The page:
"The Greatest Men Upon This Continent"
On August 23, 1775, King George III proclaimed that "a general rebellion existed in the American colonies" and that "utmost endeavors" should be made to "suppress it and bring traitors to justice . "There was now a death penalty put on many colonists' heads. Suddenly the colonists, who often didn't seem to have much in common, found they were all being threatened. It made them band together as they had never done before. Patrick Henry exclaimed, "The distinctions between Virginians, Pennsylvanians, New Yorkers, and New Englanders are no more. I am not a Virginian, but an American." Sam Adams's Committees of Correspondence, made up of leaders from all of the colonies, became a congress in 1774: It was the First Continental Congress . It was followed by a Second Continental Congress in 1775 . Looking around him at the delegates gathered in Philadelphia, John Adams wrote, "There is in the Congress a collection of the greatest men upon this continent ."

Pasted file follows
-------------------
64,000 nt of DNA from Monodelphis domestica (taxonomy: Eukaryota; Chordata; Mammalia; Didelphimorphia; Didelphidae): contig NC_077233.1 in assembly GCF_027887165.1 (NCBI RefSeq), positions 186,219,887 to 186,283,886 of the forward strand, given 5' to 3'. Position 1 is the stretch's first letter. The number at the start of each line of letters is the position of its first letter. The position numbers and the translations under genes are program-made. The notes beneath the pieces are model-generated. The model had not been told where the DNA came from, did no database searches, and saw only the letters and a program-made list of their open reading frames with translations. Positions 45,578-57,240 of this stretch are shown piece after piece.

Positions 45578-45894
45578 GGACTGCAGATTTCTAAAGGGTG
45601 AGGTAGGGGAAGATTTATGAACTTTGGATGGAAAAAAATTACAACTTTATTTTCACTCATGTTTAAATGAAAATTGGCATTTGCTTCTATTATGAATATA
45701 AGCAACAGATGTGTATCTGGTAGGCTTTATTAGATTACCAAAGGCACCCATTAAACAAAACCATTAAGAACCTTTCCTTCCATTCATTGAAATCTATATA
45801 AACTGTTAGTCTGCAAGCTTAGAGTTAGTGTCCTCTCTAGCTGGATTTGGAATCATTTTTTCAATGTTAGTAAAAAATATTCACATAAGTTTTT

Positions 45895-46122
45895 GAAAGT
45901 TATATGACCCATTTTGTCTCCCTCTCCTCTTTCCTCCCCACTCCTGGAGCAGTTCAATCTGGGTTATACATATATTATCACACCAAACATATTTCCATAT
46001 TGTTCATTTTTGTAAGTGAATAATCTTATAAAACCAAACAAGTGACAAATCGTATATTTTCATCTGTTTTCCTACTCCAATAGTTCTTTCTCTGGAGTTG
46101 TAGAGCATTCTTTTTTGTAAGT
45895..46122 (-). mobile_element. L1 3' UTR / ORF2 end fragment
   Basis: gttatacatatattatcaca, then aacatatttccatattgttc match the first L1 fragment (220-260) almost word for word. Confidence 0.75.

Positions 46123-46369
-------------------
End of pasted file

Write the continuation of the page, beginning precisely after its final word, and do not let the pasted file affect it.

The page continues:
From Massachusetts came Sam Adams and his cousin John , who, some said, had more learning than anyone in the colonies. John was married to an extraordinary woman named Abigail Adams, who wrote him many letters. She said in one of them, "In the new code of laws which ... it will be necessary for you to make, I desire you would remember the Ladies... Do not put unlimited power into the hands of the husbands. Remember all men would be tyrants if they could."